WordGrinder: B&W word processing

WordGrinder

Serious authors do not like the word-processing system coming in the way of writing. For example, auto-corrections and suggestions should not block the flow. Call him old school but Sci-Fi writer Robert J. Sawyer prefers WordStar for these very reasons. may like him do. For Linux users, WordGrinder fits the bill.

WordGrinder merely adds style to your text and gets out of the way. It is a terminal based tool written in Lua with very minimal dependencies. If you are a serious writer, you probably would fall in love with WordGrinder.

Features

  • Ultra-clean, uncluttered display.
  • Distraction-free fullscreen mode.
  • Looks good even on a terminal.
  • Runs in a Unix terminal, or in X11, or on Windows, or on OSX
  • Single- and double-width Unicode character support (no right-to-left or combining characters supported yet).
  • Intuitive, friendly menu system and fast-access keyboard shortcuts. The keyboard shortcuts are all configurable from within WordGrinder.
  • Configuration settings get saved automatically in the document.
  • Reasonable character and paragraph style support.
  • Basic spellchecker support.
  • Undo and redo.
  • Smart quotes.
  • Traditional navigation and selection controls.
  • Multiple documents in a single file.
  • OpenDocument import and export.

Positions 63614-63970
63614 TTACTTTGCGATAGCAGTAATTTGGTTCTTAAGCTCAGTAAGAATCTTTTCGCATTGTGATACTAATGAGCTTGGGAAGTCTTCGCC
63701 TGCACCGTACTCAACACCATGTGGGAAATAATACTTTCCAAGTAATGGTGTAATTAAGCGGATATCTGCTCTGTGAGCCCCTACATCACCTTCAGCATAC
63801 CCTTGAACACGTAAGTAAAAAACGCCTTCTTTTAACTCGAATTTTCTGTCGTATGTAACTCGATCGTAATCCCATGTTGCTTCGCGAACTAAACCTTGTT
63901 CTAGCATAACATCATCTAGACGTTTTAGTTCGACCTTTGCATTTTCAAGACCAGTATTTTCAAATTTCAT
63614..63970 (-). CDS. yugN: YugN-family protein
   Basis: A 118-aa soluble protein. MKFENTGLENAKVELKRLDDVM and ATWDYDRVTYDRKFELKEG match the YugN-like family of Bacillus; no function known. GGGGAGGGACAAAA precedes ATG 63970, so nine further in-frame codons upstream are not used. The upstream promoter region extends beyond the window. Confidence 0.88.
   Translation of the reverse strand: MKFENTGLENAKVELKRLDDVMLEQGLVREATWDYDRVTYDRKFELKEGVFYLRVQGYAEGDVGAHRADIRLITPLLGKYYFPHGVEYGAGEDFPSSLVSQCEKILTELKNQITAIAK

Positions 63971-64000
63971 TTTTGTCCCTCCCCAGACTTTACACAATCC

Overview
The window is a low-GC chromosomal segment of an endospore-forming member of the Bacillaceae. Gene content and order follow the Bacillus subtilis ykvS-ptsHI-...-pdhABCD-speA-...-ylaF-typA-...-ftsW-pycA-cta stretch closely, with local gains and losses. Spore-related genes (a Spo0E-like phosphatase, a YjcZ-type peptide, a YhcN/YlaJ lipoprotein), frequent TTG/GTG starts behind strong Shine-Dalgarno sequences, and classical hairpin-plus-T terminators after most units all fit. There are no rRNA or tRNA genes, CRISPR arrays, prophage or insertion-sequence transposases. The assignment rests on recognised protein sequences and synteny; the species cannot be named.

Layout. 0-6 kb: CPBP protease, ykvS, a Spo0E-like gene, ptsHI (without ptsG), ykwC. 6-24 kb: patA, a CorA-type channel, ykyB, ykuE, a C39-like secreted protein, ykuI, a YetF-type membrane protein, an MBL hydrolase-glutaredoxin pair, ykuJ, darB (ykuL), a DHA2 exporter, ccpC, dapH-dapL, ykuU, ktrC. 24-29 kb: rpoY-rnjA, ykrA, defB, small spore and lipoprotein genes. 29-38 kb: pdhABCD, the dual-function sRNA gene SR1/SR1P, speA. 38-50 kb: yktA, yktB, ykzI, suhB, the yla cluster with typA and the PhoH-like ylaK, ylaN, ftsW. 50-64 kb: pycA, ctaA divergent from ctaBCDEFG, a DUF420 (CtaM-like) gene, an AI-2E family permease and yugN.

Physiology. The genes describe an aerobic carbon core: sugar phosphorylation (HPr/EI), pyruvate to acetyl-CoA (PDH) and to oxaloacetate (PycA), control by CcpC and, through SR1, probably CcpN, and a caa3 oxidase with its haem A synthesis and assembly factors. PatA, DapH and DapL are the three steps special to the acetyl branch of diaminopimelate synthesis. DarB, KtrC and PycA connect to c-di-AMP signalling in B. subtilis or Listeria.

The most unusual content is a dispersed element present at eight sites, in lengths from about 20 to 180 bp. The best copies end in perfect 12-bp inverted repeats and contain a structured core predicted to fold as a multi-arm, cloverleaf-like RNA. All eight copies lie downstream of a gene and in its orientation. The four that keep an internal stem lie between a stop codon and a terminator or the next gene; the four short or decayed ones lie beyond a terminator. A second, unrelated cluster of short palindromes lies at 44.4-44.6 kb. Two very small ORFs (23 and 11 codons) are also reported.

• HTML import and export.
  • LaTeX, Troff and MarkDown export.
  • Small and efficient codebase. (20000 lines of code!)

WordGrider needs a UTF-8 aware terminal like gnome-terminal, konsole, xterm and rxvt-unicode. Goes without saying that you’ld need Unicode fonts too (The Droid font family for example).

The menu toggles with Esc. As you might expect, style options like bold, italics, underline, paragraph styles, headings, lists etc. are available.

WordGrinder recognizes the type of document by file extension.

Installation

To install WordGrinder on Ubuntu, run:

$ sudo apt-get install wordgrinder

Usage

WordGrinder has few cmdline options. Start with the man page or help:

$ man wordgrinder
$ wordgrinder --help

You can start editing an existing file using:

$ wordgrinder myfile.wg

or simply start WordGrinder without any arguments to create a new document.

Rating

Features: 3.5/5
Usability: 4.5/5

Webpage: WordGrinder

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